Viewport width =
April 10, 2016 | by  | in The Queer Agenda |
Share on FacebookShare on Google+Pin on PinterestTweet about this on Twitter

Environment matters

Queer people risk legal prosecution in 81 countries. In six of these countries (as well as parts of Nigeria and Somalia), the punishment is death. Imprisonment length in the remaining 75 countries ranges from indeterminate to life. Only 34 countries have legal recognition of some form of same-sex union (ranging from basic partnership rights to marriage equality).* While we are exceptionally privileged to be living in one of these countries that has recognised rights and protections for queer folk (including full marriage equality), the fight for an accepting environment is far from over.

For a queer person, the environment they live in drastically influences the way they are able to live their life. A positive environment, with a loving family, supportive friends, and an accepting society enables us to be who we are without fear of reproach, retaliation, stigma, harassment, or violence. A negative environment, with a homophobic family, prejudiced friends, and an oppressive society breeds contempt, fear, aggression, shame, self-loathing, denial, and hatred.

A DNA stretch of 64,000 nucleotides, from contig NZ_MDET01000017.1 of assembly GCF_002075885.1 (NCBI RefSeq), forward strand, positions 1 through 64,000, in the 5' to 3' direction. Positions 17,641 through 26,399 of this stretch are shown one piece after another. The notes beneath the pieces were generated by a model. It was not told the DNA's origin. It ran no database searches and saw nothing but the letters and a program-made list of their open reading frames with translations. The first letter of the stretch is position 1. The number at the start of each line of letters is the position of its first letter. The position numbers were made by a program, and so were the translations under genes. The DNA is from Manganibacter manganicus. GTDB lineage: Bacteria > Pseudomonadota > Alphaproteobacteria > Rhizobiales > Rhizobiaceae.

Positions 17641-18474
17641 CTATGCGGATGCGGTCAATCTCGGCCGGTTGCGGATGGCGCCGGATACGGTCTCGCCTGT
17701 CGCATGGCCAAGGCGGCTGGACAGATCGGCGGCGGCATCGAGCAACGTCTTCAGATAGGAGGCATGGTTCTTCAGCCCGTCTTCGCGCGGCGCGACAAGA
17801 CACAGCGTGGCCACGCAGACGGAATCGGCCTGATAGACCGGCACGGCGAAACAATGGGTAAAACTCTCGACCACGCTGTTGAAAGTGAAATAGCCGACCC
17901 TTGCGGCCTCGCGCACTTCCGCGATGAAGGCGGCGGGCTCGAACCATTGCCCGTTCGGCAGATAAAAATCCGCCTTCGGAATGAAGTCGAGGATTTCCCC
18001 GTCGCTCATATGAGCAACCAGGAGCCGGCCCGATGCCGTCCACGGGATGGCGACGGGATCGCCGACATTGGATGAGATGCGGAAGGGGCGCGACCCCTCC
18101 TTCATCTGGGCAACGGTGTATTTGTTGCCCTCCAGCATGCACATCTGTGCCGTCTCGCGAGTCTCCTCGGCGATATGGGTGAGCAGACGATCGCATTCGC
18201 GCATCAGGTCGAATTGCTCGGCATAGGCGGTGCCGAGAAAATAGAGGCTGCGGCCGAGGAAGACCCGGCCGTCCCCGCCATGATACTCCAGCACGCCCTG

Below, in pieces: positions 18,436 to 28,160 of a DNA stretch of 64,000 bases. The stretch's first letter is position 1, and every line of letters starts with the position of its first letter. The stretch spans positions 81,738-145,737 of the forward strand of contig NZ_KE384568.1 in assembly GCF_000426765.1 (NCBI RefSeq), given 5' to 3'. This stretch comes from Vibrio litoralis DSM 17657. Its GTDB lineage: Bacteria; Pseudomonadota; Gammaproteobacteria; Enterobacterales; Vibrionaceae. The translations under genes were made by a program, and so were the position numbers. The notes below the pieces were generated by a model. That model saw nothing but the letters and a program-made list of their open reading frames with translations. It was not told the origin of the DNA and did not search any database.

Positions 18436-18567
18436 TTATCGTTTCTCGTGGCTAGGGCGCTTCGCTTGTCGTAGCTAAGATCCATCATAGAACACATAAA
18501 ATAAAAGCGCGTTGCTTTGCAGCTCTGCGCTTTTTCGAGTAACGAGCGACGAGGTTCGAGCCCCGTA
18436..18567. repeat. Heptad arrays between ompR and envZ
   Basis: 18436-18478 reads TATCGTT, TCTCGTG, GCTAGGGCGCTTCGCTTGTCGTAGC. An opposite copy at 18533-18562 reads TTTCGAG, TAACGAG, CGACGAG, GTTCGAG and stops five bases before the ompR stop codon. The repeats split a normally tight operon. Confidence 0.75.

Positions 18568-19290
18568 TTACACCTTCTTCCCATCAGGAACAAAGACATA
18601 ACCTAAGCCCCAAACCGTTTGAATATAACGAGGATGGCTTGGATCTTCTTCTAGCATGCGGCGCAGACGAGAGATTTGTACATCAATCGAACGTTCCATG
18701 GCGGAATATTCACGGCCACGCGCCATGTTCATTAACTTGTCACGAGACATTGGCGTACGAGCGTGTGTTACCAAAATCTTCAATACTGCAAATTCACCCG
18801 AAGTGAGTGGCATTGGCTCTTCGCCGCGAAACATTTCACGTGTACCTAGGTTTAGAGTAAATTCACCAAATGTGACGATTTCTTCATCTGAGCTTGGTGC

Most people are familiar with the concept of ‘closeting’, as in being in the closet, or coming out of the closet. One of the biggest lessons I learnt on my own self-discovery journey is that this closet isn’t one that queer people retreat into out of fear or shame. It is built around us through systematic heteronormativity.**

The best way to make a tangible positive difference is to make sure the environment you create around you is fully supportive and encouraging of all people. Language use, such as “that’s so gay,” or calling someone a “pussy” or a “f*g” is inherently heteronormative, homophobic, destructive, and hurtful. Using or condoning this language instantly makes the environment you occupy unsafe and oppressive for queer people, and adds to the culture of fear and hate. Also, it makes you look like an asshole. It’s [insert current year], being gay isn’t scary or weird any more. Grow the fuck up and do your part to make our environment one that’s safe, supportive, encouraging, and accepting for everyone.  

<3 Uni-Q

 

*Source: www.igla.org.

**Denoting or relating to a worldview that promotes heterosexuality as the normal or preferred sexual orientation.

 

Share on FacebookShare on Google+Pin on PinterestTweet about this on Twitter

About the Author ()

Add Comment

You must be logged in to post a comment.

Recent posts

  1. Hello!
  2. Misc
  3. On Optimism
  4. Speak for yourself
  5. JonBenét
  6. Ten things I wish my friends knew about being Māori
  7. 2016 Statistics
  8. I Wrote for Salient for Four Years for Dick and Free Speech
  9. Stop Liking and Commenting on Your Mates’ New Facebook Friendships
  10. Victoria Takes Learning Global
pink

Editor's Pick

Ten things I wish my friends knew about being Māori

: 1). I wish my friends knew that when they ask me what “percentage” of Māori I am—half, quarter, or eighth—they make me feel like a human pie chart. I don’t know how people can ask this so nonchalantly, but they do. So I want to let you know: this is a very threatening